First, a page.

(quoting Abbott, 490 U.S. at 417). Defendants contend that inmates and their correspondents
may exercise their First Amendment rights by visiting and calling or by sending multiple
postcards. Defs. Resp. at 18-19.
The court disagrees. The IMP’s postcard-only mail policy drastically restricts an inmate’s
ability to communicate with the outside world. It prevents an inmate’s family from sending items
such as photographs, children’s report cards and drawings, and copies of bills, doctor reports,
and spiritual and religious tracts. See, e.g., Decl. of John Weisenberger (Dkt. 39). It prevents an
inmate’s friends and other correspondents from sending printed copies of articles published in
newspapers, magazines, or the internet. See, e.g., 2nd Lennox Decl. It prevents educational,
community, and religious organizations from sending lessons, book and periodical offers, and
fundraising appeals. See, e.g., Wright Decl. Finally, and perhaps most importantly, the postcardonly mail policy creates a hurdle to thoughtful and constructive written communication between

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an inmate and his or her unincarcerated family and friends. See Decl. of Oana Popa (Dkt. 40);
Decl. of Patricia Mendoza (Dkt. 53); Decl. of Sharon R. Berg (Dkt. 37).
These are not insignificant considerations. The limits imposed by the IMP’s postcardonly mail policy not only restrain PLN and inmates’ First Amendment rights, they inhibit
rehabilitation. Indeed, the Supreme Court has noted that “the weight of professional opinion
seems to be that inmate freedom to correspond with outsiders advances rather than retards the
goal of rehabilitation.” Procunier v. Martinez, 416 U.S. 396, 412 (1974), overruled on other
grounds by Thornburgh v. Abbott, 490 U.S. 401 (1989).
c.

Effects on staff, inmates, and resources

The third Turner factor “is the impact accommodation of the asserted constitutional right
will have on guards and other inmates, and on the allocation of prison resources generally.”
Turner, 482 U.S. at 90. According to Turner, “courts should be particularly deferential to the
informed discretion of corrections officials” when accommodating a constitutional right will
have “have a significant ‘ripple effect’ on fellow inmates or on prison staff.” Id. In Turner, the
Court found that allowing certain inmate-to-inmate correspondence could “be exercised only at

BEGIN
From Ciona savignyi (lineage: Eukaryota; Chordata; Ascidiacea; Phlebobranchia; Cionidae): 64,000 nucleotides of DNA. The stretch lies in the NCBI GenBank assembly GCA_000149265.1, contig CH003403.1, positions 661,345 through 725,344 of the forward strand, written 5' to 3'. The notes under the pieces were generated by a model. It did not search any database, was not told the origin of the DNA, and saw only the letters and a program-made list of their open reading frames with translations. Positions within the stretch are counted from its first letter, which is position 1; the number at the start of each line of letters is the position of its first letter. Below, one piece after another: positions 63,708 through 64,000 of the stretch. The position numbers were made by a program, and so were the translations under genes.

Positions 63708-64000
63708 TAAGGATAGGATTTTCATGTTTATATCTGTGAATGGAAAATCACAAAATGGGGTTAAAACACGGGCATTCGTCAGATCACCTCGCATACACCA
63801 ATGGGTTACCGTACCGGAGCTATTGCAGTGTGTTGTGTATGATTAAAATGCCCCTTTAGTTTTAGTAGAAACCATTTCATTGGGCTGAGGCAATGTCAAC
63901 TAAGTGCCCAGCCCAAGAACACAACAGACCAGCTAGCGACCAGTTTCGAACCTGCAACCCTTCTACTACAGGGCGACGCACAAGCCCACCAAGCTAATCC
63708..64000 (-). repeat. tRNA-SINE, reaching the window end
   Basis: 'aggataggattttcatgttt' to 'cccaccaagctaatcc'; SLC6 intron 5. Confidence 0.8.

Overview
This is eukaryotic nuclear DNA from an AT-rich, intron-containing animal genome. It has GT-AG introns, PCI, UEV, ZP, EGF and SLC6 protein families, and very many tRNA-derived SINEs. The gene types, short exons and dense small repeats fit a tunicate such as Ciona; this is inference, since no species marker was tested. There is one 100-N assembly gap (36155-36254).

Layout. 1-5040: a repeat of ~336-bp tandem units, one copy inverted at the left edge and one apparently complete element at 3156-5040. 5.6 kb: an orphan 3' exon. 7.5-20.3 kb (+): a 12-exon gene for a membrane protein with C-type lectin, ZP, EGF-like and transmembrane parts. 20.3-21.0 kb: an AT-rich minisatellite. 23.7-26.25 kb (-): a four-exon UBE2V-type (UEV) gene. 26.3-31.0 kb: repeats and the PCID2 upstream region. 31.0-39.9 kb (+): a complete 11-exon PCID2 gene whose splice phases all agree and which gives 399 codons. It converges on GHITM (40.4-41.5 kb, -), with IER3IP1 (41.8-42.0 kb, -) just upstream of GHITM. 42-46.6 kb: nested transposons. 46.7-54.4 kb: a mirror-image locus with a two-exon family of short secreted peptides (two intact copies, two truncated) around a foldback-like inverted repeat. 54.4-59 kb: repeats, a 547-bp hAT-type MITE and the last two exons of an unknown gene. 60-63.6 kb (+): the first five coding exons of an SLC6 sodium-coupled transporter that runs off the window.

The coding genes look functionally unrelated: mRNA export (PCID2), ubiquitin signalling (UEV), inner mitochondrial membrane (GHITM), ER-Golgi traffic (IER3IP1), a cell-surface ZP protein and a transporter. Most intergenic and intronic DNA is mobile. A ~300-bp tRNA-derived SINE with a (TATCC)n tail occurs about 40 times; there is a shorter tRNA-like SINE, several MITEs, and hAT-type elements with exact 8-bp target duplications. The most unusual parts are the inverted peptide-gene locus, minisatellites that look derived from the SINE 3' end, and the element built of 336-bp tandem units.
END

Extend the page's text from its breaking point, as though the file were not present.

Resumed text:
the cost of significantly less liberty and safety” for inmates and staff generally and, therefore, the
court upheld certain restrictions on such correspondence. Id. at 92. This factor often weighs
heavily when courts consider mail policies that restrict potentially disruptive content, such as
depictions or descriptions of violence, escape, or criminal activity, sexually-explicit materials,
and role-playing games. See, e.g., Abbott, 490 U.S. at 405; Frost, 197 F.3d at 351-52;
Bahrampour v. Lampert, 356 F.3d 969 (9th Cir. 2004).
Here, accommodating letters and periodicals is unlikely to have a “significant ripple
effect” on inmates and staff. Plaintiff does not challenge the IMP’s content restriction; thus,

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incoming letters may still be subject to screening for the sort of disruptive content considered in
Turner, Abbott, Frost, and Bahrampour. Moreover, as explained above, the time-savings
afforded to the Jail by the postcard-only mail policy is modest, at best.
d.

Easy and obvious alternatives

The final Turner factor requires the court to “consider ‘whether the existence of easy and
obvious alternatives indicates that the regulation is an exaggerated response by prison officials.’”
Morrison, 261 F.3d at 905 (quoting PLN I, 238 F.3d at 1149). If a “claimant can point to an
alternative that fully accommodates the prisoner’s rights at de minimis cost to valid penological
interests, a court may consider that as evidence that the regulation does not satisfy the reasonable
relationship standard.” Turner, 482 U.S. at 91. This factor favors Plaintiff. As noted above,
before implementing the postcard-only policy in 2010, Defendants opened and inspected letters.
Cutright Decl. at ¶ 3. Given that opening and inspecting mail that is not restricted to postcards
required only 30 to 60 additional minutes each day, it is an easy and obvious alternative.
The inmate mail policies in other correctional institutions also support this conclusion.
Other jails in Oregon, as well the Washington State Department of Corrections and the United
States Bureau of Prisons, have mail policies that permit inmates to send and receive letters and
periodicals. See Declaration of Katherine Chamberlain (Dkt. 9), Exs. 4-6, 8. These policies
provide further evidence that opening and inspecting letters is an easy and obvious alternative to
the IMP’s postcard-only mail policy. Morrison, 261 F.3d at 905 (policies at other correctional
institutions are relevant to consideration of fourth Turner factor).
Considering all four Turner factors, the court concludes that Plaintiff is likely to succeed
on the merits with respect to its free speech claim. In reaching this conclusion, the court
recognizes that the potential dangers posed by contraband within the Jail are undeniably serious.

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See Florence v. Bd. of Chosen Freeholders of County of Burlington, 132 S. Ct. 1510, 1518-20
(2012). Nonetheless, jail “walls do not form a barrier separating . . . inmates from the protections
of the Constitution.” Turner, 482 U.S. at 84. Defendants’ postcard-only mail policy blocks one
narrow avenue for the introduction of contraband—within envelopes—at too great an expense to
the First Amendment rights of inmates and their correspondents.
2.

Irreparable Harm

PLN has established that the IMP’s postcard-only mail policy causes irreparable harm.